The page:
Great New York Lunches: Boudin Blanc & Beer at Cafe D’Alsace

June 20, 2008 | By | COMMENTS

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On family trips to EPCOT, as a young lass*, I would insist that my parents visit the countries alone and let me and my brother spend our valuable time in Future World. The countries, I thought, were boring: who wants to shop around England and France, when you can ride up the giant globe with Walter Cronkite’s voice soothing you into a satisfied stupor?

[*: I only now discovered that lass means young girl or woman. I was never a young girl or woman as far as I know.]

Now that I live in New York, I’m all grown up and what I love about this city is what I hated about EPCOT: all the countries represented here, squeezed together, ready for your patronage. I may as well have been in a theme park on Tuesday when, after shooting a segment for Food Network at Serendipity on 60th Street and 3rd Avenue, I walked over to 2nd and up to 88th to grab lunch at Cafe D’Alsace. The day was bright, people paraded back and forth on the sidewalk, and the restaurant had an exaggerated quality that wouldn’t be out of place in Orlando. The food, however, would put any theme park to shame.

The dish that screamed out to me on the menu was the Boudin Blanc: a pork and veal sausage served on toasted French bread with sauerkraut, mustard, french fries and a small salad. All for $8. Don’t you love this city?

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How to sing its praises? Sometimes a certain dish at a certain moment hits the spot in such a perfect way, that you can’t imagine anything better. And that’s how I felt biting into this: the sausage was flavorful and juicy, the bread crispy, the mustard zingy, the sauerkraut snappy and the french fries perfectly crispy.

Cafe D’Alsace is famous for pairing beer with its food and even though this was a Tuesday at approximately 12:15 PM, I’d finished my “work” for the day and I figured, “Hey, why not, lawyers drink at lunch, I seem to recall” and I asked the waitress to pair a beer with my lunch. She brought out the following:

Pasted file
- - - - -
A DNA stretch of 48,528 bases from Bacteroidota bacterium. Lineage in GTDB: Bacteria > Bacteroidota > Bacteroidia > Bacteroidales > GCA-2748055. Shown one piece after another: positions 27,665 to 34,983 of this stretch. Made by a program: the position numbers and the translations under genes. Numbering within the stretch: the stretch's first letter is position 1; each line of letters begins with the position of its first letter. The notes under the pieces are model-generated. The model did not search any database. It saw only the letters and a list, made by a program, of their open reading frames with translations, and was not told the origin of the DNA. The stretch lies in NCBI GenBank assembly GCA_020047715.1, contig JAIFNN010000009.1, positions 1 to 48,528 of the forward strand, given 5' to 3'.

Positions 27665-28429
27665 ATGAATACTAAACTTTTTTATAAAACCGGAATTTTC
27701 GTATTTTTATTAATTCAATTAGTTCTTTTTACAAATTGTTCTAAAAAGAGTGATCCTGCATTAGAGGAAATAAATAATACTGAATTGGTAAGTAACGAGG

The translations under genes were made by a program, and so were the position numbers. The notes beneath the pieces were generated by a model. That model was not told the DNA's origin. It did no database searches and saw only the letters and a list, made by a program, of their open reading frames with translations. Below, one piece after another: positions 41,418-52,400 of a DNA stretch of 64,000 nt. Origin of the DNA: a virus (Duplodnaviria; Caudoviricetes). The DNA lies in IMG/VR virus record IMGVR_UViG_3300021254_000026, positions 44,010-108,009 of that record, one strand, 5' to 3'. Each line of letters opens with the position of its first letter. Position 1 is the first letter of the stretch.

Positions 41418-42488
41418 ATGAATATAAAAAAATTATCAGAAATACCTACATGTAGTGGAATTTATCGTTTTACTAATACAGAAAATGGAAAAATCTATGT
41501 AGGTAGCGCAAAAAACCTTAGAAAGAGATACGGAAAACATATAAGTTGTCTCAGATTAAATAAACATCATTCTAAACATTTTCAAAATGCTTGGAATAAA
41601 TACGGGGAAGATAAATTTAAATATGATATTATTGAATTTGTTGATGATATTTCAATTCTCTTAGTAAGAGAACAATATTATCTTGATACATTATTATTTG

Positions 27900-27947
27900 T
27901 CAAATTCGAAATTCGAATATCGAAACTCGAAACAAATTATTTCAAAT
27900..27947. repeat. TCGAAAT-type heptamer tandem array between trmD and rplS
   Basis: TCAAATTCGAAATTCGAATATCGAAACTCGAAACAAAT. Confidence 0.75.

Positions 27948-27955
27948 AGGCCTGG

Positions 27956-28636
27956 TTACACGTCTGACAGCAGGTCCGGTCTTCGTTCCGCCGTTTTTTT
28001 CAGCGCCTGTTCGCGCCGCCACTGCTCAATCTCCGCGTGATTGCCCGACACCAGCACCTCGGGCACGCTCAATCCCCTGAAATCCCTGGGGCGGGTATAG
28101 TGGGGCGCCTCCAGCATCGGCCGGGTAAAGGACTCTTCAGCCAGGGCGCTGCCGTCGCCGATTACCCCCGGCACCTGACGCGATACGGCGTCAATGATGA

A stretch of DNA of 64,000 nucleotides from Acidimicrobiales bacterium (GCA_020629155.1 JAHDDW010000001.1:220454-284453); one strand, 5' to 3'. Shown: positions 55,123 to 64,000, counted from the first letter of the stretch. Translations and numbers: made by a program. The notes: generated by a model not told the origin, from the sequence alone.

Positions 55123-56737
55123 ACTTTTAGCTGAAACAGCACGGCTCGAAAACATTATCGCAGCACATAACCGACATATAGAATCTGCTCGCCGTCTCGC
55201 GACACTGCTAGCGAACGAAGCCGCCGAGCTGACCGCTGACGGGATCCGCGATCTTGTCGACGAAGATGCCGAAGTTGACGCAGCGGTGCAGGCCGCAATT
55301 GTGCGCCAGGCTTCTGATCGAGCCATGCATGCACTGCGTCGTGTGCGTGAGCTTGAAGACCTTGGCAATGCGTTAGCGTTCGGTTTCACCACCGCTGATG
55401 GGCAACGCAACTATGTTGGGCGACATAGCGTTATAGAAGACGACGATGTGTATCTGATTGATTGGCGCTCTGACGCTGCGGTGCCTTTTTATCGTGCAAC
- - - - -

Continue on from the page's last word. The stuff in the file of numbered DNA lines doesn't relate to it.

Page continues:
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A crisp German beer from the tap–Spaten Mai Bock–it matched perfectly with the food, though I’m not much of a beer connoisseur and I’m not sure I’d have noticed a huge difference if it were a cheaper beer (this beer cost more than the food: it was $10!)

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Still, though, the experience was entirely positive. Buzzed from the beer, I journeyed out of the restaurant back into the world and smiled that I live in New York and not EPCOT. EPCOT would get old after a while.

Categories: Manhattan, New York, Restaurant Reviews, Upper East Side

  • http://thefoodmonsterblog.blogspot.com The Food Monster

    Even if you had to go back to work, or do something later in the day, there are plenty of taxis, and a great public transportation system to get you there. So, I say, enjoy that beer. As it is a little harder to pull off in Los Angles.

  • Judd

    Definitely puts my lunch to shame. *sigh*

  • Rich

    OTOH, at Epcot the big German beers are $8 instead of $10 and the whole thing gets a good scrub every night. (:

  • yoshi